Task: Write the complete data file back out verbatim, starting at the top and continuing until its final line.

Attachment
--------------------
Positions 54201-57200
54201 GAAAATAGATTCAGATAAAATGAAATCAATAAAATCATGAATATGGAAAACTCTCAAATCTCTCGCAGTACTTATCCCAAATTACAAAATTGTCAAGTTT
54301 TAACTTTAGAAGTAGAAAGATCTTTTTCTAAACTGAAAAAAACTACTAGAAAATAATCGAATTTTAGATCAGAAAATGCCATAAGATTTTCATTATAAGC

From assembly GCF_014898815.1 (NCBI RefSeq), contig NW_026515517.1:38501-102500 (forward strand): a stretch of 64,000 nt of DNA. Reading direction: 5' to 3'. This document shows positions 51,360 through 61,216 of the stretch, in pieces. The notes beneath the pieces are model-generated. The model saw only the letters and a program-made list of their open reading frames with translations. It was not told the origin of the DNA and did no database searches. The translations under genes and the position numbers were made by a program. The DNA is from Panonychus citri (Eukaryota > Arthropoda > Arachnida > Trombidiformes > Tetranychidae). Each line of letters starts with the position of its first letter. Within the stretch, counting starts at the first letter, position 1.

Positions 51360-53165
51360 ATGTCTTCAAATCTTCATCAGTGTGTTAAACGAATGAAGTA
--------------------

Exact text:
Positions 54201-57200
54201 GAAAATAGATTCAGATAAAATGAAATCAATAAAATCATGAATATGGAAAACTCTCAAATCTCTCGCAGTACTTATCCCAAATTACAAAATTGTCAAGTTT
54301 TAACTTTAGAAGTAGAAAGATCTTTTTCTAAACTGAAAAAAACTACTAGAAAATAATCGAATTTTAGATCAGAAAATGCCATAAGATTTTCATTATAAGC

From assembly GCF_014898815.1 (NCBI RefSeq), contig NW_026515517.1:38501-102500 (forward strand): a stretch of 64,000 nt of DNA. Reading direction: 5' to 3'. This document shows positions 51,360 through 61,216 of the stretch, in pieces. The notes beneath the pieces are model-generated. The model saw only the letters and a program-made list of their open reading frames with translations. It was not told the origin of the DNA and did no database searches. The translations under genes and the position numbers were made by a program. The DNA is from Panonychus citri (Eukaryota > Arthropoda > Arachnida > Trombidiformes > Tetranychidae). Each line of letters starts with the position of its first letter. Within the stretch, counting starts at the first letter, position 1.

Positions 51360-53165
51360 ATGTCTTCAAATCTTCATCAGTGTGTTAAACGAATGAAGTA